SCMP reported that Netflix (NASDAQ:NFLX) is in talks with Leeco on content cooperation. To remind investors, Leeco recently acquired smart TV maker Vizio for $2b. Details are scant but Leeco management said that they are planning a very significant cooperation with NFLX and details will be announced in Q3. I suspect that it will involve a content distribution agreement in which NFLX content and Leeco smart TVs are bundled together to be sold to both the Chinese and North American viewers.
Given that the increasing competition in the US is pressuring domestic subs growth (see Netflix: Beginning Of The End?), a disruptive approach to subscriber acquisition may be necessary for NFLX to regain subscriber growth and to win back investor confidence.
While I have been skeptical about NFLX's China strategy for some time, I believe that a partnership with Leeco after its Vizio acquisition could potentially change the industry dynamic on OTT/hardware integration and distribution, and could potentially give NFLX an edge over rivals such as Sony (NYSE:SNE), Dish (NASDAQ:DISH), Amazon (NASDAQ:AMZN) and Hulu.
NFLX was earlier interested in entering China without a local partner and I was a strong critic of this move (see Netflix: Taking Middle Kingdom). Recall that NFLX's Chief Content Officer Ted Sarandos told a group of reporters in Shanghai that NFLX planned to enter China alone. In my view, such an idea was simply too naïve because NFLX would have been required to obtain eight different content distribution licenses in order to make its service available. More importantly, a partnership in China ensures a smooth regulatory process.
The good news is that it did not take long for reality to set in for NFLX. The OTT provider was actively engaged in discussions with Wanda (see Netflix: Taking Middle Kingdom - Take Two), BesTV and Wasu Media (see Neflix: Middle Kingdom Taken), but it appears that the Chinese were tough negotiators and nothing came to fruition. The next logical choice would be Leeco, formerly known as LeTV or Leshi Internet, and that company is widely seen as the Netflix of China. NFLX had prior relationships with Leeco after acquiring the popular Chinese drama, "Empress of the Palace," from LeTV for its US platform and I believe that this set up a good working relationship between the two companies. (see Netflix: Taking Middle Kingdom With LeTV).
There are several ways how this partnership could potentially play out.
First, Leeco and NFLX can bundle their content together along with Leeco's existing smart TV models (including the upcoming Vizio models) where Leeco will sell its smart TVs at cost in order to encourage the Chinese and the US consumers to purchase multi-year subscription services. This is essentially the business model that Leeco has been doing in China over the past four years and has proven to be very successful and it's known as the leader in smart TV, set-top boxes and now an emerging player in smartphones and electric vehicles.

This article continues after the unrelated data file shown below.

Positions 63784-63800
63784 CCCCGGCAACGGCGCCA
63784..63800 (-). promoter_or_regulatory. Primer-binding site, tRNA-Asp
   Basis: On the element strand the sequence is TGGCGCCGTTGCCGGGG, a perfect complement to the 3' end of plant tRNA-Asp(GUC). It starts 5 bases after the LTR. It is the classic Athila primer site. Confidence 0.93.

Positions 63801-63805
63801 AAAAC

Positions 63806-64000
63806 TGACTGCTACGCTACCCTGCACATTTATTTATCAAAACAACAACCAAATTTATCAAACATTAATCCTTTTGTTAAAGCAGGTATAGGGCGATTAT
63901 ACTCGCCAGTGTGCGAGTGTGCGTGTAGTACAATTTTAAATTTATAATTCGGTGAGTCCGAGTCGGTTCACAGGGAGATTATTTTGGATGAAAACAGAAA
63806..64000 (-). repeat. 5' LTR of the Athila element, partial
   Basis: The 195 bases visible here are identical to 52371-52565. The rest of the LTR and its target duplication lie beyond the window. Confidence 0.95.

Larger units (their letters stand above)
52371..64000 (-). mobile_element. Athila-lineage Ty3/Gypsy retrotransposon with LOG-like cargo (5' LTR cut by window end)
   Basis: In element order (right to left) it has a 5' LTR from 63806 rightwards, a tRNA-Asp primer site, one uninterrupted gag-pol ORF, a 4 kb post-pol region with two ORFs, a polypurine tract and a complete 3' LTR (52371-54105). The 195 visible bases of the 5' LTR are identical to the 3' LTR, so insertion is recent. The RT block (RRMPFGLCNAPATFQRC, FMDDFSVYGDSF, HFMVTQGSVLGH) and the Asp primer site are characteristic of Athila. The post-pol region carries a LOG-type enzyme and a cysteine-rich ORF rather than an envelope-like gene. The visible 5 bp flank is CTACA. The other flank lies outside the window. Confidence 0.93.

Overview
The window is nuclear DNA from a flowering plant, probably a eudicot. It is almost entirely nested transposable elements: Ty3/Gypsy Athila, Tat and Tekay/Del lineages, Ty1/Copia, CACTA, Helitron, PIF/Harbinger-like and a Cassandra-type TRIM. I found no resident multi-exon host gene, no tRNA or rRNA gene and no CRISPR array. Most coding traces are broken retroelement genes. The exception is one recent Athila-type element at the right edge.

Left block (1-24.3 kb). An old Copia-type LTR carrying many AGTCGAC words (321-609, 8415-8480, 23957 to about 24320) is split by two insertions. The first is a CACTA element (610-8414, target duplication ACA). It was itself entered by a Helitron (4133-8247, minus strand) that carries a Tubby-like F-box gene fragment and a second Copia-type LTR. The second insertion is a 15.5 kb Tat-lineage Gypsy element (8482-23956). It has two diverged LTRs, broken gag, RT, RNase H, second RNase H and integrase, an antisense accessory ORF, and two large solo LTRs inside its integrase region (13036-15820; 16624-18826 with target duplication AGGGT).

Management has indicated the scalability of the Leeco model in China and how it can be adopted by Vizio, which gives me the conviction that this is a potential route for Leeco to drive Vizio penetration in the US with the help of a NFLX bundle. This will not only be accretive to Leeco to drive smart TV penetration in the US, take shares away from Samsung (OTC:SSNLF) and LG, and expand globally but also accretive to NFLX that has been struggling with domestic subs growth.
Additionally, this could potentially pressure other OTT players that do not have a viable hardware strategy such as AMZN, Hulu and DISH. So far, only Sony and Apple (NASDAQ:AAPL) have competitive hardware in both console and set-top boxes but strategies of other players appear to be quite deficient.
The second option is to become a content producer in China. Given Netflix's track record in moving towards content production, particular the recently released Beast of No Nations and Crouching Tiger Hidden Dragon 2, it makes sense for Netflix to take an alternative approach when dealing with the hyper-competitive Chinese OTT market. Rather than competing head-on against a dozen other OTT service providers, Netflix could become the "arms dealer" for the OTT providers by supplying them with blockbuster content.
The Chinese viewers are no strangers to NFLX's original content (which is why Frank Underwood could pull a stunt during Alibaba's (NYSE:BABA) Singles Day festival). This is significantly more attractive than competing with OTT platforms backed by Alibaba, especially after its acquisition of Youku (see Alibaba: Ecosystem Stronger Than Ever).
Going into movie production is also consistent with Netflix's existing strategy of partnering with local heavyweights in content creation and distribution. I note that Netflix is already working with Fuji Films in Japan to cater to the local market (see Netflix: Konichiwa Hastings-San). As part of its strategy for Korea, Netflix will also partner with local players (see Netflix: Going Gangnam Style) and the entry into India makes Eros (NYSE:EROS) a very attractive partner for the OTT giant (see Eros: Bullish Thoughts Post Management Meeting).
Bottom line: I remain cautious on NFLX but do acknowledge that the partnership with Leeco could potentially be highly disruptive.
Disclosure: I/we have no positions in any stocks mentioned, and no plans to initiate any positions within the next 72 hours.
I wrote this article myself, and it expresses my own opinions. I am not receiving compensation for it (other than from Seeking Alpha). I have no business relationship with any company whose stock is mentioned in this article.